A bar that doesn’t serve a whiskey sour isn’t a real bar. You could say. Because the whiskey sour is a classic that never goes out of style. Who invented it? A certain Jerry Thomas is said to have coined the term “sour” in his bar book, which he published in 1862. Back then, however, it was about a brandy drink. His whiskey cocktail, on the other hand, was quite close to a whiskey sour.

Others attribute the whiskey sour to Elliot Stubb. According to Argentina’s University del Cuyo, the British steward first conjured up the drink in 1872. In short: we don’t know exactly. Even when it comes to the style, there is disagreement – some prefer it with protein, others without it. Some like it without ice cream, others with it.

The classic whiskey sour has always been a muse for bartenders and a source of inspiration for countless cocktails. The base, consisting of whiskey, citrus juice, sugar syrup (and egg white), was repeatedly supplemented, “refined” and further developed with additional additives. The Miso Sour is also one of these further developments. Think of it a bit like the Japanese cousin of the whiskey sour.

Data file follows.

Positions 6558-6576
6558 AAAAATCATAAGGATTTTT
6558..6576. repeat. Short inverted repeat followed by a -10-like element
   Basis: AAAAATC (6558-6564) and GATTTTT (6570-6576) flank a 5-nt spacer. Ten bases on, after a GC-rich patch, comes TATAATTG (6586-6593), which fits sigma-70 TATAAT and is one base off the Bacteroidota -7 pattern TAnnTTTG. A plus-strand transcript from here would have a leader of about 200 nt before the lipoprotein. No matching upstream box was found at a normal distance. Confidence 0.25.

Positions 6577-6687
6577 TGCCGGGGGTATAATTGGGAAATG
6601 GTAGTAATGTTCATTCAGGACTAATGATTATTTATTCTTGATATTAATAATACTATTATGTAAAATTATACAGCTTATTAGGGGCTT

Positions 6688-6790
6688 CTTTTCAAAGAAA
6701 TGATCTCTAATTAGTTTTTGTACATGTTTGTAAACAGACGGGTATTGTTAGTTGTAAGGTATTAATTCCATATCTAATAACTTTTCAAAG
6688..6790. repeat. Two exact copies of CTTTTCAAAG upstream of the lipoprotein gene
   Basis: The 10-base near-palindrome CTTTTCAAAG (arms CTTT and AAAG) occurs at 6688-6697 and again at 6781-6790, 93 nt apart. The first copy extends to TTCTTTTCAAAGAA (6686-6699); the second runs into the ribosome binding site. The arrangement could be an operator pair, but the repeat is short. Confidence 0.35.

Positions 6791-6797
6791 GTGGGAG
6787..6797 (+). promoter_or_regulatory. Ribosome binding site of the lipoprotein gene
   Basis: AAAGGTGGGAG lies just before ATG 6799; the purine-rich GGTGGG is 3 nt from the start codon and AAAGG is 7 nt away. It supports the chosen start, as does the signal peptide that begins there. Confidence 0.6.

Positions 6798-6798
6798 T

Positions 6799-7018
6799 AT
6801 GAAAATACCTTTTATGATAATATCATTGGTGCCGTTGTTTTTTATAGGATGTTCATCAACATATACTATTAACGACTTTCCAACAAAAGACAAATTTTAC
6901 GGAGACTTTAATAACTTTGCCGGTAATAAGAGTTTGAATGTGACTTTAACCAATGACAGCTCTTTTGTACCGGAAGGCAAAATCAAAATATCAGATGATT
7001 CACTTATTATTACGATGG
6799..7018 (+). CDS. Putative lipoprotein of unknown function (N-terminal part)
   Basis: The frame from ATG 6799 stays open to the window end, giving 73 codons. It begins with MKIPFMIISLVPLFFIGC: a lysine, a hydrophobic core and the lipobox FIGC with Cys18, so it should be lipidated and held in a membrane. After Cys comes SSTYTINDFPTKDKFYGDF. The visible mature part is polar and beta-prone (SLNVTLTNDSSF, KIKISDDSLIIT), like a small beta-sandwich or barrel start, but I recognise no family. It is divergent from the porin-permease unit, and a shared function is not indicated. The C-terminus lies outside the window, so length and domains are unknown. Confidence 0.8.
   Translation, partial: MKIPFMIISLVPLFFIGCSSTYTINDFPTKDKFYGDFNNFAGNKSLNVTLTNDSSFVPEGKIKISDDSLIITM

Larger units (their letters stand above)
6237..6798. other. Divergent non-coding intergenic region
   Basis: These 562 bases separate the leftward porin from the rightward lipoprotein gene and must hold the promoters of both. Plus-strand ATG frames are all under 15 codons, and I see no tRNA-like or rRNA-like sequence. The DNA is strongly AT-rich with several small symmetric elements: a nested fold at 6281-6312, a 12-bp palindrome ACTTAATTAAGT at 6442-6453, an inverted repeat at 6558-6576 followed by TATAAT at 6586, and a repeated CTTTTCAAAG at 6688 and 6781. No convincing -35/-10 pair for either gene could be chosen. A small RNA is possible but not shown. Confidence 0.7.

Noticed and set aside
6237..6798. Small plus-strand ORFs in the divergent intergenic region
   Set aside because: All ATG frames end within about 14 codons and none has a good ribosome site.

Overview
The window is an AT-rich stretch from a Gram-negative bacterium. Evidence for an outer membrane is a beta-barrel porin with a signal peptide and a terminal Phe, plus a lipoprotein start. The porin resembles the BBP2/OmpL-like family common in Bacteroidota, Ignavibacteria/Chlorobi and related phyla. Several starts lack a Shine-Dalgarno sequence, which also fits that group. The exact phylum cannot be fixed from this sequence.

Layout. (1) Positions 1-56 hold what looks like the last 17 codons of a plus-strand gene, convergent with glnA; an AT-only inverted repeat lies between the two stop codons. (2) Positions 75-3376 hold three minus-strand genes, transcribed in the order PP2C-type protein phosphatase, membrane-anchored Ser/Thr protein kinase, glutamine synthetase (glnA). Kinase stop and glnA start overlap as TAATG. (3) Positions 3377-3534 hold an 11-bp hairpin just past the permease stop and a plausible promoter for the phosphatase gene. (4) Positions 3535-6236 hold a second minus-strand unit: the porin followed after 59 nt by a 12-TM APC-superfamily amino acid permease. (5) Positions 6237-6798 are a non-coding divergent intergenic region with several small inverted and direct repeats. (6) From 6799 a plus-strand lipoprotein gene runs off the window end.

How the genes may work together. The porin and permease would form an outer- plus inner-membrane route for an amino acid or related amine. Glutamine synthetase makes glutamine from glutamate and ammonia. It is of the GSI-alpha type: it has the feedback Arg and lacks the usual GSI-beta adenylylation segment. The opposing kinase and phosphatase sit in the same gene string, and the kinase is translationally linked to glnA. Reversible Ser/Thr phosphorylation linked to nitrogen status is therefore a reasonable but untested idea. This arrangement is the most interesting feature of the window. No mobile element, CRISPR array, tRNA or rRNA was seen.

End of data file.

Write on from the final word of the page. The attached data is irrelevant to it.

It’s also a perfect example of a trend that’s been spreading in bars for quite some time. Bartenders are increasingly using ingredients in their mixtures that create the hearty umami taste and thus a special complexity – seaweed is one of them, but also tahini, mushrooms or miso. How does that taste? Try it!

The Miso Sour is a Japanese variant of the Whiskey Sour. If you want to remix it in style, use Japanese whiskey and yuzu instead of lemons. This is a citrus fruit that tastes like a hybrid of lime and tangerine. White miso paste delivers the umami punch.


50ml (Japanese) whiskey25ml lemon or yuzu juice15ml sugar syrupBar spoon white miso15ml egg white or equivalent foaming agent

Ice cubes and ginger as a garnish

This is how it is mixed

Add the ingredients to a shaker and shake vigorously for 10 seconds. Add the ice cubes and shake again until the drink is well chilled. Strain into a chilled glass and garnish with ginger. Kanpai!